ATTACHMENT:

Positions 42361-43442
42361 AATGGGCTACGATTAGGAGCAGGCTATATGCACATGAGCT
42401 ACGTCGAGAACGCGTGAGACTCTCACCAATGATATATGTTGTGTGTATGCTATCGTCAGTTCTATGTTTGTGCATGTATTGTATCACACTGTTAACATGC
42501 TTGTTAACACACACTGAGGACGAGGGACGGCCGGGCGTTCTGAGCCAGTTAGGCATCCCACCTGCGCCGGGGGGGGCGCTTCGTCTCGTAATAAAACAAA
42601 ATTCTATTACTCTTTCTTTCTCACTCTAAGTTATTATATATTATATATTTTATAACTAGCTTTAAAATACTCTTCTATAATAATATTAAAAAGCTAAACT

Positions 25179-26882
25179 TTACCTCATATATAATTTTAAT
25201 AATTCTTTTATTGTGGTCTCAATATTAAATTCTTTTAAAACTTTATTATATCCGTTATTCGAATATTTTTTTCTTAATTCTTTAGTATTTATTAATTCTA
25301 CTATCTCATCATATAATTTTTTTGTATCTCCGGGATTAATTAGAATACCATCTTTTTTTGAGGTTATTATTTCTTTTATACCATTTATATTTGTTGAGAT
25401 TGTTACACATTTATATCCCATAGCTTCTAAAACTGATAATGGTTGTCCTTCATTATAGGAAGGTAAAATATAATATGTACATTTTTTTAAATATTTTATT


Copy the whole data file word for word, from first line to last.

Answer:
Positions 42361-43442
42361 AATGGGCTACGATTAGGAGCAGGCTATATGCACATGAGCT
42401 ACGTCGAGAACGCGTGAGACTCTCACCAATGATATATGTTGTGTGTATGCTATCGTCAGTTCTATGTTTGTGCATGTATTGTATCACACTGTTAACATGC
42501 TTGTTAACACACACTGAGGACGAGGGACGGCCGGGCGTTCTGAGCCAGTTAGGCATCCCACCTGCGCCGGGGGGGGCGCTTCGTCTCGTAATAAAACAAA
42601 ATTCTATTACTCTTTCTTTCTCACTCTAAGTTATTATATATTATATATTTTATAACTAGCTTTAAAATACTCTTCTATAATAATATTAAAAAGCTAAACT

Positions 25179-26882
25179 TTACCTCATATATAATTTTAAT
25201 AATTCTTTTATTGTGGTCTCAATATTAAATTCTTTTAAAACTTTATTATATCCGTTATTCGAATATTTTTTTCTTAATTCTTTAGTATTTATTAATTCTA
25301 CTATCTCATCATATAATTTTTTTGTATCTCCGGGATTAATTAGAATACCATCTTTTTTTGAGGTTATTATTTCTTTTATACCATTTATATTTGTTGAGAT
25401 TGTTACACATTTATATCCCATAGCTTCTAAAACTGATAATGGTTGTCCTTCATTATAGGAAGGTAAAATATAATATGTACATTTTTTTAAATATTTTATT